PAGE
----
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Wage index still climbing

The wage index rose month-on-month in October, yet real wages eased slightly from the previous month. The year-on-year rise in both the general wage index and the real wage index is rapid in historical terms, however. At present, the rise in the general wage index is driven by public sector wages, which have been boosted by unit-based raises and the shortening of the work week.

Statistics Iceland (SI) published data underlying the general wage index and the real wage index for October this morning. The general wage index rose by 0.5% MoM and is now up 7.7% YoY. The increase between months stems mainly from the private sector, where wage hikes have been spread across all sectors, and from shift differentials applied to public sector workers’ base wages.

The twelve-month wage rise in the general wage index has been broadly stable in recent months and remains brisk in historical terms, although the pace has slowed from its peak early this year. In February and March 2021, for instance, it measured 10.6%, as two contractual pay increases took effect during the twelve-month period captured by the measurements.

Real wages fell by 0.1% MoM in October but have risen by 2.9% in the past twelve months, whereas inflation stands at 4.5%. Real wage growth has slowed somewhat by this measure in recent months, although it remains strong in historical context.

The past year’s wage movements are due largely to contractual pay rises that took effect at year-end 2020 and affected a majority of employees in the labour market. The wage index also rose by 3.7% MoM. Moreover, the shortening of the work week has had a strong upward impact on index values in the past year, as the indices measure regular wages per hour worked.

Wage rises driven by the public sector

A detailed breakdown of the wage index is available only through August. Examining the index by employee group shows that public sector workers have received the largest pay rises in the recent past. From the beginning of 2019 (when the Living Standards Agreements took effect) until July 2021, local government employees received the largest proportional pay rises, or nearly 25%. Next in line are State employees and private sector workers, at 18% and 16.6%, respectively, for the same period.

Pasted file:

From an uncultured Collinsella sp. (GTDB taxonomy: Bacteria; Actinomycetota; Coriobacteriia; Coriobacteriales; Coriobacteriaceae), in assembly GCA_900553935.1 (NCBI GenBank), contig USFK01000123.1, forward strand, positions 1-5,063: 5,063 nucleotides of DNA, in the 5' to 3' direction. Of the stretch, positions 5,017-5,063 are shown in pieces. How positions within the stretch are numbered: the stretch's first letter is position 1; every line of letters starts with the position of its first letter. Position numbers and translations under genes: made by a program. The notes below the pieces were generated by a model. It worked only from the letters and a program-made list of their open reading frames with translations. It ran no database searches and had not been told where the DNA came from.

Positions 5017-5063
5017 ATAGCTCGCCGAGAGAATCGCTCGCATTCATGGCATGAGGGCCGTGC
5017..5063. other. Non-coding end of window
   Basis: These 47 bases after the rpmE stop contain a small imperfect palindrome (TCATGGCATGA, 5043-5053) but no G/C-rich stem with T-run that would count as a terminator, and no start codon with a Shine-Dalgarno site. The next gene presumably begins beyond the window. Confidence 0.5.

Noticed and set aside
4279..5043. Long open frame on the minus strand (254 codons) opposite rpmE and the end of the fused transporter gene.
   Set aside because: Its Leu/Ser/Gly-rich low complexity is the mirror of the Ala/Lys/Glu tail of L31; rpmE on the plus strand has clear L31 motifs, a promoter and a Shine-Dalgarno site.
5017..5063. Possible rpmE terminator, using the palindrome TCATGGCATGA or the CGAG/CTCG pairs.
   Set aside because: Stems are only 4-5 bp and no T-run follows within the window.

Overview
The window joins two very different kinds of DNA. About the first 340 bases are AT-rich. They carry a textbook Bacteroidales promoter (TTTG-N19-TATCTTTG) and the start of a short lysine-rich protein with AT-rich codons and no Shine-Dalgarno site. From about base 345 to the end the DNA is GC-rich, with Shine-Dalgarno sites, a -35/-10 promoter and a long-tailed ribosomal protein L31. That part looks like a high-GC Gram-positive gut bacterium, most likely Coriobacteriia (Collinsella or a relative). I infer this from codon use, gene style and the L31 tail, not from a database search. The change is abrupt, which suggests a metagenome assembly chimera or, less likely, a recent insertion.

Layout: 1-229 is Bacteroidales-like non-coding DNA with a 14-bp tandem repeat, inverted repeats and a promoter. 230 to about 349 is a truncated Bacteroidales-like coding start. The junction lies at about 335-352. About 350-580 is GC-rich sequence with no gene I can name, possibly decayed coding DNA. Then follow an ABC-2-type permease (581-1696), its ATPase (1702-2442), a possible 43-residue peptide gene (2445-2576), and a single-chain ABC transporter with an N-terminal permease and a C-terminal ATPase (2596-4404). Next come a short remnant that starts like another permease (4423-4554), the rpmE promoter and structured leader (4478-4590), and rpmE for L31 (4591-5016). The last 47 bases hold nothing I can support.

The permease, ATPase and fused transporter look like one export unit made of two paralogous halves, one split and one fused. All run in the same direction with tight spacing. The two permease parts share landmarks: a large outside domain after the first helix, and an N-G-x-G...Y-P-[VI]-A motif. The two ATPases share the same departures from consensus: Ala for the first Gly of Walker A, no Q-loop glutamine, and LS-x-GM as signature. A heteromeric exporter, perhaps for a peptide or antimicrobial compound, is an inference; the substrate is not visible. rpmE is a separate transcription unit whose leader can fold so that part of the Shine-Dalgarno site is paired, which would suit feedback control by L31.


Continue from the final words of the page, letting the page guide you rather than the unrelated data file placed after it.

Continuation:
The Living Standards Agreements provided for unit-based wage rises, and because pay is generally lower in the public sector than in the private sector, public sector workers’ pay has risen by a larger percentage. Furthermore, the shortening of the work week affects the general wage index, and the work week has been reduced more for public sector workers than for their private sector counterparts. According to SI, from November 2019 through June 2021, the impact of the shorter work week increased the wage index by 1% for private sector workers, 2.7% for State employees, and 3% for municipal employees.

Real wage boost greatest for low-income workers

SI also publishes a breakdown of wage developments by occupation. From August 2020 until August 2021, general workers’ wages rose most, or by 9%, followed by workers in service and sales, with 8.3%. Over the same period, specially educated workers’ wages rose the least (4.7%), followed by specialists’ wages (4.9%). Because inflation measured 4.3% in August, the former groups’ real wages rose by 3-4%, while the latter groups’ real wages remained virtually flat between years.

According to the median value for total wages in 2020, the lowest-paid groups received the largest proportional rise in pay. The median for service and sales employees is the lowest, at ISK 540,000 per month, followed by office workers, at ISK 580,000, and general workers, at ISK 590,000. This is the same impact as could be seen in the groups mentioned above. When unit-based pay rises are negotiated, the proportional increase grows larger further down the pay scale, and vice versa. In addition to this, workers who receive lower wages are likelier to be paid according to contractual pay scales than their higher-earning counterparts are. The Living Standards Agreements provided for larger unit-based rises in contractual pay scales than in pay negotiated directly between employer and employee.

Further wage hikes in the offing

In the coming term, real wage growth will be driven by contractual pay rises set to take effect at the turn of the year, and by the GDP growth supplement provided for in the Living Standards Agreements, which will probably be invoked in May 2022. Based on our macroeconomic forecast and SI’s population projections, the GDP growth supplement could add ISK 10,500 to regular monthly pay scales and ISK 7,875 to other wages. Longer-term developments in the labour market will depend largely on the next round of wage negotiations, which are slated for the latter half of 2022. The Living Standards Agreements remain in effect through the end of 2022.


Bergthora Baldursdottir